But the day wasn’t over yet. The evening entertainment was just about to walk past us. Moose. Two of them. They knew we were there but they didn’t seem to mind. At first. Everyone was turning in for the night at about 9:30pm (I think – no watch) so Sarah and I were watching the moose that was not too far from our tent. It saw us looking at him. He didn’t like that. He made a little charge toward us. A false charge none the less but still it’s a huge beast. I told Sarah to point her headlamp down and the moose settled back down. Maybe it was just the light he didn’t like. He went back to eating a little further away so we got in the tent and fell asleep. I woke up in the middle of the night to some rustling outside the tent. Moose. Again. And man was it close. I could hear it eating the grass right near our tent. It was so close I could hear it breathe. I just thought. Oh I hope Sarah doesn’t wake up or roll over right now and freak that moose out. I sat up for a bit, hoping it would just walk on by without walking through our tent. Well I’m typing this so it turned out ok. In the morning I told Sarah about what happened. She had earplugs in so she didn’t hear a thing. I found the footprints – they were less than 5 feet from the tent. Highlight #5.
Day 4 – Gros Morne & Done
We woke up a little later this morning. We had breakfast and packed up our gear. We piled everything together and took off the “day” pack part of our backpacks (the top part of some backpacks can unsnap and they turn into a fanny pack). Water, snacks, and cameras were all we needed for the hike up Gros Morne Mountain. We’d come back for our gear later to head out and back to the parking lot.
It was a weird feeling hiking without the pack on. We climbed up the back side of the mountain where most people would be coming down the mountain. Most day-hikers climb up the front side of the mountain and go down the back. We would be going up from the back and returning down the back. The back had over 100 stairs to climb that the park had put in to make it easier. Sarah counted but I can’t remember what the number was. We started the hike off in the fog but it didn’t matter. Sarah and I had thought about climbing the mountain on our own after the Traverse hike so this was a bonus to get it all in in one go.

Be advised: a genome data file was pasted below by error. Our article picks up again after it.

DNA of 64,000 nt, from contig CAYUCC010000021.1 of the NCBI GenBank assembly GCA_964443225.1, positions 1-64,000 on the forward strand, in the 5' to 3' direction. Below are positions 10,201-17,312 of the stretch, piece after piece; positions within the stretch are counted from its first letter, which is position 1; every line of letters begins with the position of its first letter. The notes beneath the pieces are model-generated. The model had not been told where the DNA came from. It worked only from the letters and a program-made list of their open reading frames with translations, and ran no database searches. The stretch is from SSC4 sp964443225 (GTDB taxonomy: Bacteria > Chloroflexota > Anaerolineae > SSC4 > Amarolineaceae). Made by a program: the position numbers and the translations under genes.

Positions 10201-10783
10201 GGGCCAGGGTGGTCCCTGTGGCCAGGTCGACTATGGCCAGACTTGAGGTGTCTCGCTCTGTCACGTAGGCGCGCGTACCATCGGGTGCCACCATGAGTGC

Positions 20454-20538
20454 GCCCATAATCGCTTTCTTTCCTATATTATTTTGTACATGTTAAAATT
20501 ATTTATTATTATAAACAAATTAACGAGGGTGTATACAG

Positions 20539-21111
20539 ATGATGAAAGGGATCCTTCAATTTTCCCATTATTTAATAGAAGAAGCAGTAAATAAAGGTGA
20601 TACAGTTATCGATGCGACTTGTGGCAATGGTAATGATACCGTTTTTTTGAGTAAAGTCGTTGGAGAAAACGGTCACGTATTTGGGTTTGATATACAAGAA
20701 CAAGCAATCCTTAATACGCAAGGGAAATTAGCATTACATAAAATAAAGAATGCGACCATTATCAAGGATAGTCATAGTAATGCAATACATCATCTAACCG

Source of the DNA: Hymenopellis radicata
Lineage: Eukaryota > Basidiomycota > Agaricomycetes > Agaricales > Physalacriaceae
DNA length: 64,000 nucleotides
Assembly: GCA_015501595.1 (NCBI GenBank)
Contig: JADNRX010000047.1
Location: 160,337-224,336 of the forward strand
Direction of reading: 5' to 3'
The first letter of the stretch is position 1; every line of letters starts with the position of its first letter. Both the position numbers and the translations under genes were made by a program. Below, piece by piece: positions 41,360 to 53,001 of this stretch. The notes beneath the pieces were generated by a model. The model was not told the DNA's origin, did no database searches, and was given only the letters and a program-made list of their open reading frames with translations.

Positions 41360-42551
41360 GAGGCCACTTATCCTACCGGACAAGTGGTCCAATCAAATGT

Gros Morne Mountain is made up of mostly loose rock but there are clearly marked trails. We hiked to the highest point and we all got our pictures taken with the sign. Still foggy but it seemed to be thinning out a bit so we hiked over to the lookout. Just as we got there, the fog cleared. Another outstanding vista. We could look back and see where we were standing on the other side just the day before. It seemed so far away.
After taking countless pictures and looking at more moose up on the ridge, we pushed on to return to the Gultch, pick up our gear and start our hike out. Colin assured us that the trail out was very easy. Remember – easy is a relative term in Gros Morne.
The trail out skirts along the side of the mountain. Sometimes you are walking over scree slides and jagged rocks but we trudged on. I just kept thinking, wow, we’re almost done. Those last few kilometres seemed to take a long time. I think we were all just really tired at that point. The sun definitely drains you as well. Again – not complaining! Colin called out “Last kilometre”. Part me wanted to sprint just to say I did it and part of me wanted to turn around and hike more. Another bittersweet moment.
By that point you could hear traffic and civilization. Sure, we’d seen a lot of dayhikers on the Gros Morne Mountain trail, but you don’t really think of civilization until you hear the sound of cars on the highway. The hike is done. We did it. All of us. High-fives and the ceremonious “end of the trail” group picture was taken. What a fantastic group! Thank you everyone for making this a truly memorable experience.
We hiked over 45kms as the crow flys, not accounting for any increase or decreases in elevation. The longest backpacking trip that I’ve done. And definitely not the last. A trip to remember is an understatement – a true accomplishment.